On appeal, the defendant contends that the trial court erred in determining that the plaintiff sold the secured motor vehicle in a commercially reasonable manner, as the notice given to him specified that the motor vehicle was located in Decatur, Illinois, for inspection, when in fact it was located out-of-State. In questioning by the trial court at the hearing on June 18, 1984, defendant's answers included the following:

"Q. [By the court]: You stipulated that you received copies of the notices.

A. [By defendant]: Yes, sir.

Q. Did you contact the bank after you received those notices?

A. No, sir; I went by North 22nd Street where they said the car could be seen. The car was not there. They have a lot out on North 22nd Street, I believe across from Firestone, where they have repossessed automobiles. One of the notices said it could be seen there, and I drove by.

Q. Have you seen that vehicle?

A. No, sir. I did not see it. It was repossessed in Tennessee and sold in Tennessee; and yet the information the bank sent me said that it could be inspected on North 22nd Street. They never brought it back to Illinois."

The notice of public sale which was placed into evidence by stipulation at hearing stated in pertinent part:

"NOTICE IS HEREBY GIVEN that The First National Bank of Decatur, Decatur, Illinois, secured party, will on the 18 day of May, 1981, at 9:00 A.M. at 130 N. Water St., Decatur, Illinois, hold a public sale or a private sale at a later date if no satisfactory bids are received, and sell a motor vehicle described more fully as: 1980 Mazda 626, 2 dr. serial CB2MS576741. The vehicle may be seen and inspected at 2655 N. 22nd St., Decatur, Illinois."

Defendant claims that although the language of the notice of sale technically complied with the requirements of section 9-504(3), it was not accurate inasmuch as the vehicle described was not at the location specified but was in the State of Tennessee. In support of this argument, defendant cites General Foods Corp. v. Hall (1976), 39 Ill. App.3d 147, 349 N.E.2d 573. He argues that (1) his testimony that the car was not at the place shown on the notice for inspection raised an issue as to the commercial reasonableness of the sale; (2) once raised, the burden of proof on this issue shifted to the plaintiff; and (3) as no rebuttal evidence was presented, the plaintiff failed to meet its burden, and the deficiency judgment should be reversed.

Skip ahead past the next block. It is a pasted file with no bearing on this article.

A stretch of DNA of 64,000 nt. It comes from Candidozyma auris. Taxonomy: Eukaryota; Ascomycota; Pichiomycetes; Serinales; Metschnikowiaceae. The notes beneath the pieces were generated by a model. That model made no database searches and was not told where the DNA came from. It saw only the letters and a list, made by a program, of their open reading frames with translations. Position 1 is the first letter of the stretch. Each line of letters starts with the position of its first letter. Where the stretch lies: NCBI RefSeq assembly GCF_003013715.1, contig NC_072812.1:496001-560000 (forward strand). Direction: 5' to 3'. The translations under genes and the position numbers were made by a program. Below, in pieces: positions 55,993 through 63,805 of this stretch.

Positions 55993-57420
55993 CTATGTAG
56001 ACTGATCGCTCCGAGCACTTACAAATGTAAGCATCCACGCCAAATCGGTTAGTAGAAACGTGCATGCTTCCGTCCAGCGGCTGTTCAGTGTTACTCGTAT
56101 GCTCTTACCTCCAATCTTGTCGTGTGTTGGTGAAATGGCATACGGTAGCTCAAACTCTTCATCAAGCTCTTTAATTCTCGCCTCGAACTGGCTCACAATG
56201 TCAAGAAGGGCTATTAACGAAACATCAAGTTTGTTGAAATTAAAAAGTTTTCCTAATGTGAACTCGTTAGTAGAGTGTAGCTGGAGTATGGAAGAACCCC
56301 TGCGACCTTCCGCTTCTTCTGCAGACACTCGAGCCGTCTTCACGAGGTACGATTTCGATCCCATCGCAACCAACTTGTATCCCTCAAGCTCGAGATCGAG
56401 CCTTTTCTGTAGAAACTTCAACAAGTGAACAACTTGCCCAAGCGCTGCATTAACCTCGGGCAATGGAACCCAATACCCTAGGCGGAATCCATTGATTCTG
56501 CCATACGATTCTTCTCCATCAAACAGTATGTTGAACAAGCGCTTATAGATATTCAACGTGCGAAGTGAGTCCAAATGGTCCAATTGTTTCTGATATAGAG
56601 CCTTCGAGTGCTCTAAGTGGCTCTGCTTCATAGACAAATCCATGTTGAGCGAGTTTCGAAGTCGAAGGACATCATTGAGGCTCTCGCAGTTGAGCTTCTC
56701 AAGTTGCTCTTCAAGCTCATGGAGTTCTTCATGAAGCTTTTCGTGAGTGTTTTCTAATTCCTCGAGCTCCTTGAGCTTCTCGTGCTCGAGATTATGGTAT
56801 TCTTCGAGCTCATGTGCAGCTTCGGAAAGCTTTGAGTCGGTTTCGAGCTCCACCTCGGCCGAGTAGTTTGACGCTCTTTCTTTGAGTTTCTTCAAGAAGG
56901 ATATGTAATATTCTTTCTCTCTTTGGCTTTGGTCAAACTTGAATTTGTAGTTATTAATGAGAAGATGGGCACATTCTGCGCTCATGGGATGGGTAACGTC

• 1 An order granting a deficiency judgment will be reversed on review if it is found to have been against the manifest weight of the evidence (Prairie Vista, Inc. v. Casella (1973), 12 Ill. App.3d 34, 297 N.E.2d 385; General Foods Corp. v. Hall (1976), 39 Ill. App.3d 147, 349 N.E.2d 573), or where the trial court committed an error of law (Chicago City Bank & Trust Co. v. Wilson (1980), 86 Ill. App.3d 452, 455, 407 N.E.2d 964, 967-68). The established rule in Illinois is that the creditor bears the burden of proving compliance with the notice provision of section 9-504 of the Code (Ill. Rev. Stat. 1983, ch. 26, par. 9-504) before recovering a deficiency judgment. (See General Foods Corp. v. Hall (1976), 39 Ill. App.3d 147, 349 N.E.2d 573; Chicago City Bank & Trust Co. v. Wilson (1980), 86 Ill. App.3d 452, 407 N.E.2d 964; National Boulevard Bank v. Jackson (1981), 92 Ill. App.3d 928, 930, 416 N.E.2d 358, 360, and cases cited therein; see generally, Annot., 11 A.L.R.4th 241, secs. 19[c] through 21, at 297-306 (1982).) The failure to provide adequate notice does not necessarily bar a deficiency judgment, but such failure has been held to (1) raise a presumption that the value of the secured collateral is equal to the amount of the debt, and (2) to place on the creditor the additional burden of rebutting the presumption and proving that the amount collected from the sale was commercially reasonable. First Galesburg National Bank & Trust Co. v. Joannides (1984), 103 Ill.2d 294, 301, 469 N.E.2d 180, 183; Hall; Wilson; Jackson; see generally Annot., 59 A.L.R.3d 369 (1974); Annot., 7 A.L.R.4th 308 (1981); Annot., 10 A.L.R.4th 413 (1981).